Laugh of the Week
At a couple’s counseling session, the therapist said that couples these days are so disconnected that 85 percent of all husbands don’t know what their wife’s favorite flower is. The husband in the session turned to his wife and whispered, “It’s self-rising, isn’t it?”
SAVE MONEY!Don’t toss away good batteries!Most RVers rely on battery-powered devices while on the road, whether flashlights, radios or cameras. But sometimes you just can’t tell how much life a battery has remaining so you toss it “to be sure.” This small, inexpensive tester will alert you in an instant a battery’s condition, saving you money from needlessly tossing ones with plenty of remaining life! Works on AA, AAA, C, D, 9V and button-type batteries. Learn more or order.
Leave with a song from the past
Who can forget this? Whether you’re 74 or 34, you’ve likely heard this many times. From 1957, here’s Buddy Holly and the Crickets singing “Peggy Sue.”
HELP WANTED AT RVTRAVEL.COM• NEWS WRITERS: If you love to report the news, we’d like to hear from you at email@example.com. This is a paid, freelance position.• IF YOU HAVE AN RV-themed website or blog, we may be interested in reprinting some of your articles. It’s an excellent way way for you to earn good money for no extra work.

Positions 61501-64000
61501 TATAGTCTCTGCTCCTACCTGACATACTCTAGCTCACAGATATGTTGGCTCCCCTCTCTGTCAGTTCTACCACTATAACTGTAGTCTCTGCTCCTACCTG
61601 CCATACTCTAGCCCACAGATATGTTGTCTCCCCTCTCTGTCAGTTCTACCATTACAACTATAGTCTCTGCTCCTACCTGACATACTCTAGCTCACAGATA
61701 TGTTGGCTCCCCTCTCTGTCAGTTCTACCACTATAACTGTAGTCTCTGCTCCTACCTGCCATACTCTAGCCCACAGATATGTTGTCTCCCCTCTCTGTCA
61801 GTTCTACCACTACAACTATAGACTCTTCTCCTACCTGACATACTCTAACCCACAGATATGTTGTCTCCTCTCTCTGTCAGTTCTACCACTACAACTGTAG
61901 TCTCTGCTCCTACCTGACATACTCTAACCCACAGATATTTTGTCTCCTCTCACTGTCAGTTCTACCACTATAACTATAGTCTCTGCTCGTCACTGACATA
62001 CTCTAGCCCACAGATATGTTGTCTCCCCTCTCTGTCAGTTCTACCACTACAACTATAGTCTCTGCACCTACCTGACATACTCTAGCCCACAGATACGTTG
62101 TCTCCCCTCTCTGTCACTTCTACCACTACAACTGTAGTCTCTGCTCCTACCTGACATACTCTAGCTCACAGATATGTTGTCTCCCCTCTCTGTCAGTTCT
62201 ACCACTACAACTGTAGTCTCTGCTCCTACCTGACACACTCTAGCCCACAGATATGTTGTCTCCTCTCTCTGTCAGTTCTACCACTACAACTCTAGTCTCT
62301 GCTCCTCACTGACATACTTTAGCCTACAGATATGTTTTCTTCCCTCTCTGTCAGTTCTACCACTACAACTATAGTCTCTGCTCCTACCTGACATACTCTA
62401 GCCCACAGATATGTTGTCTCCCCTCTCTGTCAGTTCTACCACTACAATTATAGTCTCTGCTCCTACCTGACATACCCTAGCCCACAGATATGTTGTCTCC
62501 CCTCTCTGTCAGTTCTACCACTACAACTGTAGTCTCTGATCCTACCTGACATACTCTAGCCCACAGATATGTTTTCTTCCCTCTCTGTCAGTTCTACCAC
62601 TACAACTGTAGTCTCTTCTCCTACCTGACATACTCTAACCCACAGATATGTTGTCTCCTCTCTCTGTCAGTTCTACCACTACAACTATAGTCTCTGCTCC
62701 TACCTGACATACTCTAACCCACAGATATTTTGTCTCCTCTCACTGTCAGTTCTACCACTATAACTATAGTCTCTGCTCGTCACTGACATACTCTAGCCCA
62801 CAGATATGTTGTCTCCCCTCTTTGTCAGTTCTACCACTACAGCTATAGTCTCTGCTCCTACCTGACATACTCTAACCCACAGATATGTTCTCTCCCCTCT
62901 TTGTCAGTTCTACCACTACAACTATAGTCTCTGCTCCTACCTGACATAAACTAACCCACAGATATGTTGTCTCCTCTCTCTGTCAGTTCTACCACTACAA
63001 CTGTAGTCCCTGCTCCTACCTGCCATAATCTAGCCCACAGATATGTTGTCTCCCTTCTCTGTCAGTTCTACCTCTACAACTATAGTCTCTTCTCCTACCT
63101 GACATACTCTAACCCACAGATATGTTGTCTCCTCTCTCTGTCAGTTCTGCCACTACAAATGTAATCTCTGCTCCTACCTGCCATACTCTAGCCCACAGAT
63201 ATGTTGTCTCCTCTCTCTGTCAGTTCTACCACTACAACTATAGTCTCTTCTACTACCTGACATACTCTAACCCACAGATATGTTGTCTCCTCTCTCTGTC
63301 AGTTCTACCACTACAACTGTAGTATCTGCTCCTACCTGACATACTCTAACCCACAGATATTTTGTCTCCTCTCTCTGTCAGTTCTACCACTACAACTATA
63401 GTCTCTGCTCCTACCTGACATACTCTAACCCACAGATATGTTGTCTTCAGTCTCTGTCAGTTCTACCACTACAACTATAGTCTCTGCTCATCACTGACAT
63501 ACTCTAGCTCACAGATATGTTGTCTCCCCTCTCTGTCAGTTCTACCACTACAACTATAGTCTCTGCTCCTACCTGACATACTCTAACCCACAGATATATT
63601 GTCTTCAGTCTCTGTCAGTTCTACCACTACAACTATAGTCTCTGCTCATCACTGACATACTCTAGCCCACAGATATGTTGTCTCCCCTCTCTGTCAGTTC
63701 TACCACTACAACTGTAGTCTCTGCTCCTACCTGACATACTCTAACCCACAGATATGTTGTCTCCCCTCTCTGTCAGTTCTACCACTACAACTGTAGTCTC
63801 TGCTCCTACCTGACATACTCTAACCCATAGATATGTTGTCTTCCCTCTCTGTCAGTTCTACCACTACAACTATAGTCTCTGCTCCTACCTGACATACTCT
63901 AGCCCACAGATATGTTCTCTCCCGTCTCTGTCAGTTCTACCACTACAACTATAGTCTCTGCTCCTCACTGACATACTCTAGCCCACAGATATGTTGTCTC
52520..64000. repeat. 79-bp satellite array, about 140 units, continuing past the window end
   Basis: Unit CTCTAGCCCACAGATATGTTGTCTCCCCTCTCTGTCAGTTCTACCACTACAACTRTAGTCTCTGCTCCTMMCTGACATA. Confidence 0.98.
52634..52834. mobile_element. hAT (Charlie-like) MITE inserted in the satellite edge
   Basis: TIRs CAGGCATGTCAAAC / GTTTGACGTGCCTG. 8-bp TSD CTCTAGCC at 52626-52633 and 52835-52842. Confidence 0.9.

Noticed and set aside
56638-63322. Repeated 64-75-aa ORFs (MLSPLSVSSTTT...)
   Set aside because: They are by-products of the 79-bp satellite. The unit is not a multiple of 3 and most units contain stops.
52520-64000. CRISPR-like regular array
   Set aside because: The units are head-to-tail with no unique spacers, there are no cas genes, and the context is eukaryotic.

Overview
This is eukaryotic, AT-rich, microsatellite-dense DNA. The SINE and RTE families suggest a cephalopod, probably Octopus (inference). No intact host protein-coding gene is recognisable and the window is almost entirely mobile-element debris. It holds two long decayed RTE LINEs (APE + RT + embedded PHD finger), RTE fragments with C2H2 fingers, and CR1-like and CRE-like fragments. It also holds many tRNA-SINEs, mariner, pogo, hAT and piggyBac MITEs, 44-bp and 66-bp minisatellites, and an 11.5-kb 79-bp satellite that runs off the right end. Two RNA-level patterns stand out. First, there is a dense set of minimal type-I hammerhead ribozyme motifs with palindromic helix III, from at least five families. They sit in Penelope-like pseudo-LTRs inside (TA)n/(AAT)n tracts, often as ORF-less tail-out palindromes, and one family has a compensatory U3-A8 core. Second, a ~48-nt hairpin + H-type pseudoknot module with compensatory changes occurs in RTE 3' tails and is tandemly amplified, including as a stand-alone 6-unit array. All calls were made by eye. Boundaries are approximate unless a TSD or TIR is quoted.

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Read it here | Back issues
Publisher: Chuck Woodbury. Editor: Emily Woodbury. Associate editor: Diane McGovern. Senior editors: Russ and Tiña De Maris. Senior writers: Nanci Dixon, Tony Barthel, Mike Gast. Contributors: Mike Sokol, Gail Marsh, Roger Marble, Dave Solberg, Dave Helgeson, Sandi Sturm, Janet Groene, Julianne Crane, Chris Guld, Machelle James, James Raia, Kate Doherty, J.R. Montigel, Andy Zipser, Clint Norrell, Randall Brink, Chris Epting, and Karel Carnohan, DVM. Podcast and our SiriusXM producer: Scott Linden. Special projects director: Jessica Sarvis. Moderators: Gary Gilmore, Linda Brady. Financial affairs director: Gail Meyring. Special Reports: Bradford Geer. IT wrangler: Kim Christiansen.
Honorary Correspondents: Loyal readers who regularly email us leads about news stories and other information and resources that aid our own news-gathering efforts.Tom and Lois Speirs • Mike Sherman • George Bliss • Steve Barnes • Tom Hart + others who we will add later.
Everything in this newsletter is true to the best of our knowledge. But we occasionally get something wrong. We’re just human! So don’t go spending $10,000 on something we said was good simply because we said so, or fixing something according to what we suggested (check with your own technician first). Maybe we made a mistake. Tips and/or comments in this newsletter are those of the authors and may not reflect the views of RVtravel.com or this newsletter.